Canadian Employment Law Today

March 6, 2019

Focuses on human resources law from a business perspective, featuring news and cases from the courts, in-depth articles on legal trends and insights from top employment lawyers across Canada.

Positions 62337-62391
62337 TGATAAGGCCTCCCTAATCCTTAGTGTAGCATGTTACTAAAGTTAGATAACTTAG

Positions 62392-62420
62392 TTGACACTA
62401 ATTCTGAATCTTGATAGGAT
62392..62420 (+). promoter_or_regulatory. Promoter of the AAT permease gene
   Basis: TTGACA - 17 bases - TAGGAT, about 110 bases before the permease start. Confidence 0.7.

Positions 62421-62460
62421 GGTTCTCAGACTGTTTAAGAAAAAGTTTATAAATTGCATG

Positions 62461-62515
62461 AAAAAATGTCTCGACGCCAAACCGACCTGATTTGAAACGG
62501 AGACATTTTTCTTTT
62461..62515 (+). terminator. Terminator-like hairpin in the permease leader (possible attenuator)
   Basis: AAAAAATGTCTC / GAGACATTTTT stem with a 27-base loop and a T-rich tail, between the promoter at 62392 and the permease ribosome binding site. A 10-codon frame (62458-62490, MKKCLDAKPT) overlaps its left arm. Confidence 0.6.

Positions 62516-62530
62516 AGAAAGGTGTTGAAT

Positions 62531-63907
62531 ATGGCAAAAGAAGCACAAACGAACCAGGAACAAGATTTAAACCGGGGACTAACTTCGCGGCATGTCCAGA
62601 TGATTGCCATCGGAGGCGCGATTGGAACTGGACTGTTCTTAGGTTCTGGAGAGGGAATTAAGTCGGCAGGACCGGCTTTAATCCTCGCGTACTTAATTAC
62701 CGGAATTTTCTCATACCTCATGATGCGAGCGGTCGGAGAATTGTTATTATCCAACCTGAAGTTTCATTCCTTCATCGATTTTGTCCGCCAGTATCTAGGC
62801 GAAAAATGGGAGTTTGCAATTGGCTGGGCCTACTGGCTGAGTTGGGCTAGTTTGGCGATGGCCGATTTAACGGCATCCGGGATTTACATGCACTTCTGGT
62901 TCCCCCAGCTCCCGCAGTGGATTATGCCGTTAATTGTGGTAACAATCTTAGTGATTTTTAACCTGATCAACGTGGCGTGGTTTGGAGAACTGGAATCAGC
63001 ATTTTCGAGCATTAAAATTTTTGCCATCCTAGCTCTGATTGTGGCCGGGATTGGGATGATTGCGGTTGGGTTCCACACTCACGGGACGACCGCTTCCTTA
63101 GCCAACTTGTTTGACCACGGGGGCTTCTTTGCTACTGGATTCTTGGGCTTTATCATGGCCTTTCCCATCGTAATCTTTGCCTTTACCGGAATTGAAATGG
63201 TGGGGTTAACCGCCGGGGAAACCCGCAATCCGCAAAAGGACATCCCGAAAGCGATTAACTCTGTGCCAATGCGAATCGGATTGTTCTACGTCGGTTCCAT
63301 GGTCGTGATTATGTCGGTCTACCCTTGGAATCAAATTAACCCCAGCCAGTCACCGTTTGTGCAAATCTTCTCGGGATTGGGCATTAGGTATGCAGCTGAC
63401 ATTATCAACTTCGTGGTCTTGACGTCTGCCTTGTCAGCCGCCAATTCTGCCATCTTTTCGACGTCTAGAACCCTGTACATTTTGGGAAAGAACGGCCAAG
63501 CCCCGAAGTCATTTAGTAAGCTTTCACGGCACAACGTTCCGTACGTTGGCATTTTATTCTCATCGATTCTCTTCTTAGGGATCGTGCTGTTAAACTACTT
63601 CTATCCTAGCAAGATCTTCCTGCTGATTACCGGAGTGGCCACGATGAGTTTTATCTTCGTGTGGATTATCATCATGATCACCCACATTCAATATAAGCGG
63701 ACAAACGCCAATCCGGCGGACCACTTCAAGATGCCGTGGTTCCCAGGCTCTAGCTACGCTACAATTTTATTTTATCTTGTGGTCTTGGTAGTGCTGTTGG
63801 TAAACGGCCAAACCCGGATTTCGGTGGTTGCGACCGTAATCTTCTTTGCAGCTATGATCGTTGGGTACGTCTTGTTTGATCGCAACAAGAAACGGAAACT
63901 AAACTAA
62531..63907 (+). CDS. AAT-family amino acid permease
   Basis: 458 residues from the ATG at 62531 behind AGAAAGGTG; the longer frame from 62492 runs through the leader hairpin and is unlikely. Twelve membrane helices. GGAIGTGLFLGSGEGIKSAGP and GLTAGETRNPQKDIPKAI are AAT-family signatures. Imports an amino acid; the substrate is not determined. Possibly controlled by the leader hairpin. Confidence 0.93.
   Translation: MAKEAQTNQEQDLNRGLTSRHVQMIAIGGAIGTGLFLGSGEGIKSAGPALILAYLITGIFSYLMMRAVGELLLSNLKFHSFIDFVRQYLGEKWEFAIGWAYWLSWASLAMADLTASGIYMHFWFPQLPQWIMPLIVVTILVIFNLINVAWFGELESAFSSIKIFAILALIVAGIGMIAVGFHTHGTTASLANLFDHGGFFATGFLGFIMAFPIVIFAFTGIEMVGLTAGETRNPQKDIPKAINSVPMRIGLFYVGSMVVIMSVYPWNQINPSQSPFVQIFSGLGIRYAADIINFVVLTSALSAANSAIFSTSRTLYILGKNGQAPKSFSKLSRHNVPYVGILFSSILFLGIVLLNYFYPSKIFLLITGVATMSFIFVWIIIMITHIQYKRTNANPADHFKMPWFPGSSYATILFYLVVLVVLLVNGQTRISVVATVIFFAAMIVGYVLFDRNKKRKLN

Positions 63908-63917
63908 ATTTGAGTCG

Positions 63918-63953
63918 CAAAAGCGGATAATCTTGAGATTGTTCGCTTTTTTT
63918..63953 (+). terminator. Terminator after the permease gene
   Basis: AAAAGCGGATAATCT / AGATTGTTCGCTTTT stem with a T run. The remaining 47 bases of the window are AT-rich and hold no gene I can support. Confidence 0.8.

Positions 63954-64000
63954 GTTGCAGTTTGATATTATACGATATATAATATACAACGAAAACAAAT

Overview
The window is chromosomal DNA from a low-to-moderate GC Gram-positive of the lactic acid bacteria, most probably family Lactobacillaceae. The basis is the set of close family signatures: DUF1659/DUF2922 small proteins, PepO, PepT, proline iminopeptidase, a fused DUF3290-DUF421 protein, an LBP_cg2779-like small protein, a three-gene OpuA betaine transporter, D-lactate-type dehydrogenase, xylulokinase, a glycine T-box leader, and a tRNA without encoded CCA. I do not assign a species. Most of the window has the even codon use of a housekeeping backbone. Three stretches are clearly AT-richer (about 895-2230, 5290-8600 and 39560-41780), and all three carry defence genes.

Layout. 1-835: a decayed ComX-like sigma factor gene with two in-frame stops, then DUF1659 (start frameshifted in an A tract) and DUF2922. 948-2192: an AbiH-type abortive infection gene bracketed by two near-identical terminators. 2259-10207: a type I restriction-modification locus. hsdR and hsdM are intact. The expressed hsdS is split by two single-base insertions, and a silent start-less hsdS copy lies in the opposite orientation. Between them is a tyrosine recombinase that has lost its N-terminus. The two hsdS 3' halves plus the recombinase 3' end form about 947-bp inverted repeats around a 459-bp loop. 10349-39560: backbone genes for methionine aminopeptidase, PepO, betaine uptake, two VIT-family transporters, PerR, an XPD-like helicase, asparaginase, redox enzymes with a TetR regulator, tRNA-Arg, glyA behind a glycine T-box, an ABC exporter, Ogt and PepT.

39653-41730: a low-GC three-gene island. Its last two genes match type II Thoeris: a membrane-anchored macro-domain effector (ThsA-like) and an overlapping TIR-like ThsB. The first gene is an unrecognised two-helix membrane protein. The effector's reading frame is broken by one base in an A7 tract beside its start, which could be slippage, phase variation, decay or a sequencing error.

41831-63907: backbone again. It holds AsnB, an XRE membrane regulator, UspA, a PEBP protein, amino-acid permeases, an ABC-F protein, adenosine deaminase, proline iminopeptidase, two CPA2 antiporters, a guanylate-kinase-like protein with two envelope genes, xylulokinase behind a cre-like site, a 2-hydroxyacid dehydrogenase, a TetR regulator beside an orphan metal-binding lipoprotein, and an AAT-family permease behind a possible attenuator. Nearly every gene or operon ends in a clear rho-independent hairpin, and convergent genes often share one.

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How would you handle this case? Read the facts and see if the judge agrees YOU MAKE THE CALL 8 ©2019 Thomson Reuters Canada Ltd. All rights reserved. No part of this publication may be reproduced, stored in a retrieval system, or transmitted, in any form or by any means, electronic, mechani- cal, photocopying, recording or otherwise, without the prior written permission of the publisher. The publisher is not engaged in rendering legal, accounting or other professional advice. If legal advice or other expert assistance is required, the services of a competent professional should be sought. The analysis contained herein represents the opinion of the authors and should in no way be construed as being either official or unofficial policy of any governmental body. GST #897176350 Emplo y ment Law Today Published biweekly 22 times a year Subscription rate: $299 per year CUSTOMER SERVICE Tel: (416) 609-3800 (Toronto) (800) 387-5164 (outside Toronto) E-mail: Thomson Reuters Canada Ltd. One Corporate Plaza 2075 Kennedy Road, Toronto, Ontario, Canada M1T 3V4 Director, Media Solutions, Canada: Karen Lorimer Publisher/Editor in Chief: Todd Humber Editor: Jeffrey R. Smith E-mail: Sales Manager: Paul Burton Email: Phone: (416) 649-9928 Marketing Co-ordinator: Keith Fulford Email: Phone: (416) 649-9585 Emplo y ment Law Today Canad ad ad ad ad ad a ian an an YOU MAKE THE CALL Was Rouse wrongfully dismissed? OR Was there just cause for dismissal? IF YOU SAID Rouse was wrongfully dismissed, you're right. e court found both Rouse and the Drakes exaggerated their sides of the story — it was likely Rouse wasn't "the terrible employee, essentially a useless, insubordinate fraud- ster" the Drakes made her out to be and the Drakes weren't "the racist psychopaths" that Rouse portrayed them as. e court de- termined there were some problems with Rouse — she interfered with the security cameras because they made her uncomfort- able, she was sometimes late as there was no written schedule, she referred patients to the other dentist on a few occasions — but there was no evidence she intentionally falsifi ed her work hours or was guilty of any other dishonest misconduct. e court found none of the issues with Rouse were worthy of dismissal, especially since she hadn't received any formal disci- pline. e Drakes were ordered to pay her the equivalent of eight months' compen- sation as reasonable notice for her seven- and-one-half years of service. e court declined to award aggravated or punitive damages, fi nding that the Drakes believed they had just cause for dismissal and, while they were not "people persons," there was no evidence they were "unduly sensitive" or caused Rouse psychological distress in her dismissal. For more information see: • Rouse v. Drake & Drake et al., 2018 Car- swellOnt 2161 (Ont. S.C.J.). Dental offi ce worker extracted from her job THIS INSTALMENT of You Make the Call features a dental offi ce employee who claimed the dentists who employed her treated her poorly and fi red her without cause. Susan Rouse, 47, was an employee at a dental offi ce in Lion's Head, Ont., owned and operated by two dentist brothers, omas and David Drake. She was hired in January 2005 in a part-time capacity and gradually moved closer to full-time, working between 37 and 42 hours per week. She had no em- ployment contract or job description and performed a variety of roles in the offi ce in- cluding receptionist, cleaner, and dental as- sistant — though she had no training for the latter. Rouse claimed she witnessed racist and abusive incidents perpetrated by the Drakes, such as leaving a First Nations customer bleeding and saying "He's an Indian, they don't deserve teeth," shoving a First Nations girl into a dental chair and telling her to "shut up," David Drake making a sexually-charged comment to her, and threatening to fi re her if she reported anything she saw in the offi ce. Rouse also said there were cameras set up all over the dental offi ce, including her work area, that allowed the Drakes to conduct sur- veillance on all the staff . Rouse said she was never given a writ- ten reprimand for any misconduct or poor work performance, though she received a few verbal reprimands for various things — including a concern that her recorded work hours were excessive, but Rouse didn't have a written schedule and normal practice was for her to keep track of her hours on her own to submit for payment. ey also spoke to her about directing their patients to the other dentist in the offi ce, which they felt was bad for patient care and left the Drakes without enough work on some days. She also didn't have any formal per- formance reviews or meetings during her time at the dental offi ce. On June 23, 2012, Rouse found several handwritten notes from the Drakes full of complaints about her. She went to speak with David Drake and dropped some of them. When she bent down to pick them up, David said "while you're down there…" which she believed was a sexual comment. When she returned to her desk, omas Drake gave her a note that said she was being fi red for cause. Both brothers said goodbye and she left the offi ce, receiving no severance pay except for her hours worked up to that day. e Drakes claimed they had viewed im- ages from the surveillance cameras that showed Rouse manipulating them. ey said this was the "fi nal straw" after lying about her work hours and acting insubordinate at times. ey denied Rouse's allegations of racist and abusive conduct and David Drake denied making a sexual comment to Rouse, which they claimed were further examples of Rouse lying.

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